We first demonstrate the performance of our variational Hamiltonian Monte Carlo method on a toy example from Albert (2009), which considers the problem of estimating the rates of death from stomach cancer for the largest cities in Missouri. The data is available from the R package LearnBayes which consists of pairs where records the number of individuals that were at risk for cancer in city , and is the number of cancer deaths that occurred in that city. The counts are overdispersed compared to what would be expected under a binomial model with a constant probability; therefore, Albert (2009) assumes a beta-binomial model with mean and precision :

 p(yj|m,K)=(njyj)B(Km+yj,K(1−m)+nj−yj)B(Km,K(1−m))

and assigns the parameters the following improper prior:

 p(m,K)∝1m(1−m)1(1+K)2

The resulting posterior is extremely skewed (as shown in the bottom right corner in Figure

1) and a reparameterization

 x1=logit(m),x2=logit(K)

is proposed to ameliorate this issue. Figure 1: Approximate posteriors for a varying number of hidden neurons. Exact posterior at bottom right. Figure 2: KL-divergence and score matching squared distance between the surrogate approximation and the exact posterior density using an increasing number of hidden neurons.

We choose as our transition schedule and set up the HMC parameter to achieve around acceptance. We run the variational Hamiltonian Monte Carlo long enough so that we can estimate the full approximation qualify of our surrogate. To demonstrate the approximation performance in terms of the number of hidden neurons , we train the neural network based surrogate using different numbers of hidden neurons and examine the resulting KL-divergence and score matching squared distance to the true posterior density. As we can see from Figures 1 and 2, the neural network based surrogate indeed offers a high quality approximation and becomes more accurate as increases. The surrogate induced Hamiltonian flow effectively explores the parameter space and transfers information from the posterior to the surrogate.

### 4.2 Bayesian Probit Regression

Next, we demonstrate the approximation performance of our Variational HMC algorithm relative to existing variational approaches on a simple Bayesian classification problem, binary probit regression. Given observed data pairs , the model comprised a probit likelihood function and a Gaussian prior over the parameter , where is the standard Gaussian cdf. A full covariance multivariate normal approximation is used for all variational approaches. The synthetic data we use are simulated from the model, with and

. We show the performance averaged over 50 runs for all methods. We compare our algorithm to Variational Bayesian Expectation Maximization (VBEM)

(Beal and Ghahramani, 2002; Ormerod and Wand, 2010), and the best fixed-form variational approximation of Salimans and Knowles (2013) that uses Hessian and subsampling (FF-Minibatch). VBEM and FF-Minibatch are both implemented using the code provided in Salimans and Knowles (2013) with the same learning rate and minibatch size. For all variational approaches, we initialize the posterior approximation to the prior. For our Variational HMC algorithm, we choose random hidden units for the surrogate and set the starting point to be the origin. The number of hidden units is chosen in such a way that the surrogate is flexible enough to fit the target well and remain fast in computation. The HMC parameters are set to make the acceptance probability around . The target density is almost Gaussian, and a fast transition is enough to stabilize our algorithm. Since this experiment is on synthetic data, we follow Salimans and Knowles (2013) to assess the approximation performance in terms of the root mean squared error (RMSE) between the estimate (variational mean for VB and sample mean for VHMC) and the true parameter that is used to generate the dataset. Figure 3: RMSE approximate posterior mean as a function of the number of likelihood evaluations for difference variational Bayesian approaches and our Variational HMC algorithm.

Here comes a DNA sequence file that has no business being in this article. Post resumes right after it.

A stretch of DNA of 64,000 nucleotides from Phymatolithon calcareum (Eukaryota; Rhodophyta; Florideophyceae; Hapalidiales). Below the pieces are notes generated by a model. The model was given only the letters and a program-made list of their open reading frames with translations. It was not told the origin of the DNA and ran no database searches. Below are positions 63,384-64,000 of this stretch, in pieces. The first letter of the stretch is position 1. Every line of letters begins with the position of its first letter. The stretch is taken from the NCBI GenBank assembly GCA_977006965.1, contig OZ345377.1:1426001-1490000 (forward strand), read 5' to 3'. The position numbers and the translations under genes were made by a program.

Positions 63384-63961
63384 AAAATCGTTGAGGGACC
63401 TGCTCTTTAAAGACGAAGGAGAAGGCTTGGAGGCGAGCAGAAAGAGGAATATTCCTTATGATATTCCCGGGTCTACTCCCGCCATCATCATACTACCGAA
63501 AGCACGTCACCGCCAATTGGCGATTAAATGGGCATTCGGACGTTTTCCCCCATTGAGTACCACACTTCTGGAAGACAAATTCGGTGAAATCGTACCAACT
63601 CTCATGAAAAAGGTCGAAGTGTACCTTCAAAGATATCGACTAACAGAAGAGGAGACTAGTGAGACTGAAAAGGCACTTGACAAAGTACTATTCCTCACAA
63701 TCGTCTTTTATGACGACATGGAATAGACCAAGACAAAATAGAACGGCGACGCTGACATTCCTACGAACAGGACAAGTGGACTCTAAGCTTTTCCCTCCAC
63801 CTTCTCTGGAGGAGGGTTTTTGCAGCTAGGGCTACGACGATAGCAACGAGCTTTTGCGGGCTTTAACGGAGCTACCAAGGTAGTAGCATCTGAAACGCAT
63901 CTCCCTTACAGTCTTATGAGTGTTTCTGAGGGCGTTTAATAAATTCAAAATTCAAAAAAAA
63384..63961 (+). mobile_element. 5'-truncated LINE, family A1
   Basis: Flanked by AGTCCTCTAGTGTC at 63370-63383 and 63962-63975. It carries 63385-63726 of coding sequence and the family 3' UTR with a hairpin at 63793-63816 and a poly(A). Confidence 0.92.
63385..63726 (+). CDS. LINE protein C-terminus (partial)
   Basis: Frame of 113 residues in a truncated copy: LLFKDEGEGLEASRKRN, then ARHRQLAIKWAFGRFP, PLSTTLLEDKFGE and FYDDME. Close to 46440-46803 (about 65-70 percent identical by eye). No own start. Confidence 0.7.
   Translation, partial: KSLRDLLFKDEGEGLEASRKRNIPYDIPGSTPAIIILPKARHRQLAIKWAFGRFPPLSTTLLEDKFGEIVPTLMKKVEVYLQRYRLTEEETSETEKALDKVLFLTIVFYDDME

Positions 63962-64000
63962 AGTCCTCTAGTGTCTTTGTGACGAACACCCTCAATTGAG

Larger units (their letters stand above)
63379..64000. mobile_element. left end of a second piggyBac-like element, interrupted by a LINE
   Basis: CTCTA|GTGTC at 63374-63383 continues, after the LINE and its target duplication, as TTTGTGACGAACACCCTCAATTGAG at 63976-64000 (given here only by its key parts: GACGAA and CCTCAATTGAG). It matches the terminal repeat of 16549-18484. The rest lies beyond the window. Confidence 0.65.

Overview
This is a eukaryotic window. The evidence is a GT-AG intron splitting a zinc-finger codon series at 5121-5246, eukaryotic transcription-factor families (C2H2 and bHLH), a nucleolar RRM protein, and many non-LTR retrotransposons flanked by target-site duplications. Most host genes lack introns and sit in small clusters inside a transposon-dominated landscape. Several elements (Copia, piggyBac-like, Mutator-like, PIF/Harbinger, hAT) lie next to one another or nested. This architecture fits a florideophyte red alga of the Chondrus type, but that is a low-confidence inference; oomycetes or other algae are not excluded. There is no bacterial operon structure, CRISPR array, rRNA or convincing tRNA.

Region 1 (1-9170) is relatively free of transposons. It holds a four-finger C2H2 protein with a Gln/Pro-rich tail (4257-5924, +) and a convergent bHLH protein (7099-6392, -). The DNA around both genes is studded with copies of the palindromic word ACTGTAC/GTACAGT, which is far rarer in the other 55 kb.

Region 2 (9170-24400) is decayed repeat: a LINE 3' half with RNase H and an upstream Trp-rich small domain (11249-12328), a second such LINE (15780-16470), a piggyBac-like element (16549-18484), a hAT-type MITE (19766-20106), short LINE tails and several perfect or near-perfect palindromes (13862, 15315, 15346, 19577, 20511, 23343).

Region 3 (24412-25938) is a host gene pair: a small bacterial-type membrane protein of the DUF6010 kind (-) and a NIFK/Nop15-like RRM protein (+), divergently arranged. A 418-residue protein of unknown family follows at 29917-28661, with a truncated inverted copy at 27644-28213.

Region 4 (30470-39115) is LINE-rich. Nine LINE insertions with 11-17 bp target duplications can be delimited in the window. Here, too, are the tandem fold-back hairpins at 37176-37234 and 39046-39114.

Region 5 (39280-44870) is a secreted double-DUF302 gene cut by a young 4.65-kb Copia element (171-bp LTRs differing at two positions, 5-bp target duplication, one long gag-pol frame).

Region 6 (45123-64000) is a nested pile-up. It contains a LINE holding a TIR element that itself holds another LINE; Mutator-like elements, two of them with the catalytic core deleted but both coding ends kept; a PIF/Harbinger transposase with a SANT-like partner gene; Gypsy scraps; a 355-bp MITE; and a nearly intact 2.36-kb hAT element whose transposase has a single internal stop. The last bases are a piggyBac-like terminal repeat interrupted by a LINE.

Figure 3 shows the performance of our Variational HMC algorithm, as well as the performance of the other two variational Bayes methods. As we can see from the graph, VHMC and the subsampling based fixed-form variational approach (FF-minibatch) achieve lower RMSE than the VBEM algorithm. That is because of the extra factorization assumptions made by VBEM when introducing the auxiliary variables (Ormerod and Wand, 2010). Even though Gaussian approximation is already sufficiently accurate on this simple example, VHMC can still arrive at a lower RMSE due to the extra flexibility provided by the free-form neural network surrogate function.

### 4.3 Bayesian Logistic Regression

Next, we test the efficiency of our Variational HMC method as a scalable sampling method. We first apply Variational HMC to a Bayesian logistic regression model. Given the

-th input vector , the corresponding output (label) is assumed to follow the probability and a Gaussian prior is used for the model parameter . We test our proposed algorithm on the dataset (Lin et al., 2008). The original dataset, which is compiled from the UCI dataset, has 32561 observations and 123 features. We use a dimension random projection of the original features. We choose hidden units for the surrogate and set a transition schedule for our VHMC algorithm. We then compare the algorithm to HMC (Duane et al., 1987; Neal, 2011) and to stochastic gradient Langevin dynamics (SGLD) (Welling and Teh, 2011). For HMC and VHMC, we set the leap-frog stepsize such that the acceptance rate is around . For SGLD we choose batch size of 500 and use a range of fixed stepsizes.